Adds certainty to the markets.
Generally, the stock market doesn't react well to uncertainty. Although changes will still be made to the final bill, there is hope that investors now have a better idea of how
Many of the bill's provisions in the bill could significantly affect the way big banks and other financial services companies do business. Says
It looks as though the federal government is going to be given greater authority to regulate risks in the marketplace--and a lot of that responsibility may fall on the Federal Reserve. The problem is, Barrington says, regulators were supposed to be doing this in the first place. He argues that federal regulators theoretically had oversight powers before the financial crisis occurred. "Like a lot of things, it depends on the implementation," he says. "Does this make consumers safer? It remains to be seen."
During the House-Senate conference, one of the biggest differences in the two bills--whether or not a liquidation fund should be created to safely wind down distressed banks--will be debated. The House bill contains a provision that requires
Regulation of debit card fees.
Consumers may be forced to rethink the way they pay for some purchases because a provision in the bill allows federal regulators to investigate interchange fees--what banks charge retailers to process the transaction--associated with debit cards. It's going to be a battle over who gets a bigger share of the fees. Barrington believes retailers may win the battle, and that could potentially change the way consumers use their debit cards.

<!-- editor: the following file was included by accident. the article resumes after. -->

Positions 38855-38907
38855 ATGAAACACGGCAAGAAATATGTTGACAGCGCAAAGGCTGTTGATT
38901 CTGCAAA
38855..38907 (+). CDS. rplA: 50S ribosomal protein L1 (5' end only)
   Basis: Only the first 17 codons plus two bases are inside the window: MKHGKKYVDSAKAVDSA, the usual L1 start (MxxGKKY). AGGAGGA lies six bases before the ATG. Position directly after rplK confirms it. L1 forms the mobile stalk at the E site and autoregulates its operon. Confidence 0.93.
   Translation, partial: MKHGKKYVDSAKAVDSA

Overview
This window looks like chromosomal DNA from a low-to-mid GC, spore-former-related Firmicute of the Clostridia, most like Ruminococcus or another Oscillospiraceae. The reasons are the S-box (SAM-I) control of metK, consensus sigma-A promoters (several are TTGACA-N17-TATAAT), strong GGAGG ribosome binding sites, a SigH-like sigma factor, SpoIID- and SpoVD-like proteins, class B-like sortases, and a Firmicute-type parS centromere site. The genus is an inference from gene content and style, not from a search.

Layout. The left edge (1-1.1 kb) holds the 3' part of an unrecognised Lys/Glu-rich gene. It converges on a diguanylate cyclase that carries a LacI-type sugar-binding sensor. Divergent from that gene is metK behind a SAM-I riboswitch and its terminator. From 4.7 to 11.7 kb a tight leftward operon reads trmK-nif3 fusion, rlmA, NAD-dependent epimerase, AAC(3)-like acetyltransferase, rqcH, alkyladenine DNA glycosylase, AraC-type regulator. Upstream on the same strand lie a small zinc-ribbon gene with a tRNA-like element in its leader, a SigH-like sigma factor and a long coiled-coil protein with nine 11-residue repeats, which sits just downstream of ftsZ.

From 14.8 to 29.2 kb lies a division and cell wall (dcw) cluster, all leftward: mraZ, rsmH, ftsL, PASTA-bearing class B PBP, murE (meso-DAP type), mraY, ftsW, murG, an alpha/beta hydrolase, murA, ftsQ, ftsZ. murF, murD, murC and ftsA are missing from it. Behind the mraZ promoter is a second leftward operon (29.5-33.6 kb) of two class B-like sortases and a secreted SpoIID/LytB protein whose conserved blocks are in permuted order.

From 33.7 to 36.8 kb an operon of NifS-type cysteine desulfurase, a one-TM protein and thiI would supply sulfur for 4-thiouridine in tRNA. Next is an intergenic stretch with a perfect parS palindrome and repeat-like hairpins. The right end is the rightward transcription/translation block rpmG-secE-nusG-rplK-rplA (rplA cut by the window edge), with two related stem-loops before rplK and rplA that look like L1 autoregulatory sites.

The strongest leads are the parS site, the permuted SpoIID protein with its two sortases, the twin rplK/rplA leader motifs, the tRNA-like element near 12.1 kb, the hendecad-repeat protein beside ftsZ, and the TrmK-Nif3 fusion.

The goal is to limit how much profit the banks make in these transactions, and while that seems to be a noble goal, it may backfire for consumers. "If it squeezes banks too much, it could limit the availability of where you can use your debit card in the long run," Barrington says. "If it's not attractive to the bank, then inevitably you'll find fewer places where you can use your debit card." The reason it's become so easy for consumers to use a debit card is that until now, it's been a profitable for banks to invest in and expand that network, Barrington says.
Tightening mortgage standards.
Part of the role of the new consumer protection agency will be to investigate how loans are given to consumers and what reforms need to be made. "This would make credit tougher to get, but I would argue that could be a good thing," Barrington says. "Too much credit got a lot of people and the system in trouble."
The new agency is meant to protect individuals who were being taken advantage of and signing up for mortgages that they couldn't afford. "The mortgage crisis was caused by lenders not paying any attention to whether or not a mortgage was affordable for the consumer," says
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(c) 2010 Sebastian Mallaby